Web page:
BAWA has formally partnered with the international Change For Animals Foundation (CFAF) to end Bali’s shocking dog meat (RW) trade – one of the biggest threats to the welfare and survival of the island’s beautiful indigenous dog.
BAWA investigations suggest that every year an estimated 100,000 dogs are slaughtered on the island of Bali for sale in dog meat restaurants.
While poverty in Bali historically has led to consumption of dog meat, increasingly on the island dog meat is regarded as a delicacy with perceived medicinal properties. Consumption is also regarded as a sign of machismo and dog meat is seen an “extreme food” which is often consumed with beer.
While eating dog meat often is defended as “traditional” or “cultural,” in recent years production of dog meat has proliferated for commercial reasons. Demand has risen for both the meat and the number of establishments selling it, often as satay, in Bali.
The dog meat trade presents enormous issues for animal welfare – from the crude and brutal methods of capture, transport and slaughter to the resultant health risks including transmission of rabies.
The dog meat trade involves large-scale, illegal movement of dogs of unknown disease and vaccination status between regencies (and provinces). It disrupts herd immunity to rabies achieved through mass vaccination programs.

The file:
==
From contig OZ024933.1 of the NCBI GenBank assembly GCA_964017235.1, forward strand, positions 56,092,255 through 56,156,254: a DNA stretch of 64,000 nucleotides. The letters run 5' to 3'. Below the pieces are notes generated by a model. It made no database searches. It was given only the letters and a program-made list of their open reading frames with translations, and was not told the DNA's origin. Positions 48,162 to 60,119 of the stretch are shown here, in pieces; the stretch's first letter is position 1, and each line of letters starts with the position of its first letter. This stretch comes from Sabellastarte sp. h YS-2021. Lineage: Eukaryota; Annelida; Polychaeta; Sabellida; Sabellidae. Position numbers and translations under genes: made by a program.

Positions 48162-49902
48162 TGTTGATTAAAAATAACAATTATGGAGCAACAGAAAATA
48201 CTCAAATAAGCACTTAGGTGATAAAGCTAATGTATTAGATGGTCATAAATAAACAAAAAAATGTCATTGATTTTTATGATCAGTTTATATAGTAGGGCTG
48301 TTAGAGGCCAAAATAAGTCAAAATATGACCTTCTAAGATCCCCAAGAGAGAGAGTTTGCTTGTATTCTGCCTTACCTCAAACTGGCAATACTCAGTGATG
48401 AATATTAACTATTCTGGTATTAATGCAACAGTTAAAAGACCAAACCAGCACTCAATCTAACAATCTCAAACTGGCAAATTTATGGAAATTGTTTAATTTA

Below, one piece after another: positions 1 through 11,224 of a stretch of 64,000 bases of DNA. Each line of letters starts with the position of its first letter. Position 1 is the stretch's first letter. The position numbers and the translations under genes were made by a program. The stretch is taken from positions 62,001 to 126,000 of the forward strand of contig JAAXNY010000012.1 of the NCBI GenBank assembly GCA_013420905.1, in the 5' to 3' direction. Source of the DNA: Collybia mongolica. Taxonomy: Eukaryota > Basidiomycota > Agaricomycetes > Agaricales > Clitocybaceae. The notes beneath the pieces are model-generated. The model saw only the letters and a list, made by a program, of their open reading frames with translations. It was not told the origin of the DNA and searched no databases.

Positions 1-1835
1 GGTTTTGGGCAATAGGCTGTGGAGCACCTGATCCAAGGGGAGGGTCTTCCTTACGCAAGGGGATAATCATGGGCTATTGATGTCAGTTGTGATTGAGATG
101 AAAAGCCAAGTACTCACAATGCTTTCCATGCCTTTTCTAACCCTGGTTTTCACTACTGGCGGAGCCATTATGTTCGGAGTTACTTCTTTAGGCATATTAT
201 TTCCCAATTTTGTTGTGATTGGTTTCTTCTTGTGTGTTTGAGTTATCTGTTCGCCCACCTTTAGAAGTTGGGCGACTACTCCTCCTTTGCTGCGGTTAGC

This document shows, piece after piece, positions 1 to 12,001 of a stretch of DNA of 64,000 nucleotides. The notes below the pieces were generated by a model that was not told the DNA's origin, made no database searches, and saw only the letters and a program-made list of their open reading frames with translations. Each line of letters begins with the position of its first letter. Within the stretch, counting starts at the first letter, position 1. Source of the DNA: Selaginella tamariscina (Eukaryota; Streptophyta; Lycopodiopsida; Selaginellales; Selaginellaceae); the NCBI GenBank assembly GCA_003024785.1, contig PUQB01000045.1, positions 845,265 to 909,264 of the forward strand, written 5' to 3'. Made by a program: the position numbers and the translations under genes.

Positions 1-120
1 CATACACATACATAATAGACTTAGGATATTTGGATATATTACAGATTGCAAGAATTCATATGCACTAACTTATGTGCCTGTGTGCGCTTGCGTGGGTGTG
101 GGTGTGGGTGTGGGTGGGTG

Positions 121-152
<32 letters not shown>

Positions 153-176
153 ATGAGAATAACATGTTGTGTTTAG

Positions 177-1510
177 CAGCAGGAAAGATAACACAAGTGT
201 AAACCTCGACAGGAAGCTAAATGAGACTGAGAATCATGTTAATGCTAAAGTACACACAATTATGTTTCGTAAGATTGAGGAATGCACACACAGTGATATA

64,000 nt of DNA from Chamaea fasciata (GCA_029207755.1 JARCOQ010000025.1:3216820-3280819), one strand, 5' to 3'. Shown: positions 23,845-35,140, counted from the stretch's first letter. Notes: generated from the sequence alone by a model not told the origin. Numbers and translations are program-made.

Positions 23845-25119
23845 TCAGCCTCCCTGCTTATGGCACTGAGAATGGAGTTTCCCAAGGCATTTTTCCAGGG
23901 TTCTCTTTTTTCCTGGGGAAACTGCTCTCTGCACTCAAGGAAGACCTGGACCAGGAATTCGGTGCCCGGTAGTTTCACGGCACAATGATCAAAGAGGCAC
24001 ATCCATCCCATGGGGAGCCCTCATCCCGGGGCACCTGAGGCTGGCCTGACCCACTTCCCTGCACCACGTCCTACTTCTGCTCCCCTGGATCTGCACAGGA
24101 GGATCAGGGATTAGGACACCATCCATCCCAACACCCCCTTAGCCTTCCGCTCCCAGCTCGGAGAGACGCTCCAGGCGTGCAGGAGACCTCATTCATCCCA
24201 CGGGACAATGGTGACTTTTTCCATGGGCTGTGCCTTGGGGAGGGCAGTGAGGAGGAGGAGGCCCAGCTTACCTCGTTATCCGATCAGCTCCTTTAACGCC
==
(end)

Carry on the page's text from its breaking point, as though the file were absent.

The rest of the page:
The World Health Organization (WHO) has explicitly highlighted the trade in dogs for human consumption as a contributing factor to the spread of rabies in Indonesia because dogs from various sources are transported between islands.
In addition, the barbaric and unhygienic slaughter and butchery of dogs and consumption of meat from rabies-positive animals puts humans at risk. Human deaths from rabies have been reported after the handling and consumption of meat from infected dogs.
ACTION: Our Work to End the Illegal Dog Meat Trade in Bali
Together, BAWA and CFAF are committed to working with local communities, religious leaders and authorities to raise awareness of the illegal dog meat trade and the risks it poses to both human and animal health.
BAWA & CFAF will inform people of the enormous amount of suffering the trade inflicts on tens of thousands of dogs every year. Through grassroots education, seminarsand advocacy, the new partnership is working to:
- Reduce the demand for dog meat
- Equip local law enforcers with the skills, resources and knowledge to ensure adequate enforcement of existing laws and regulations
- Educate local communities and authorities of the risks to human health andthe risk to rabies control achievements and programs; and
- Promote compassion and respect for the highly-significant Bali Heritage Dog.
Together, with your support, we will work to halt this illegal, inherently cruel and dangerous industry.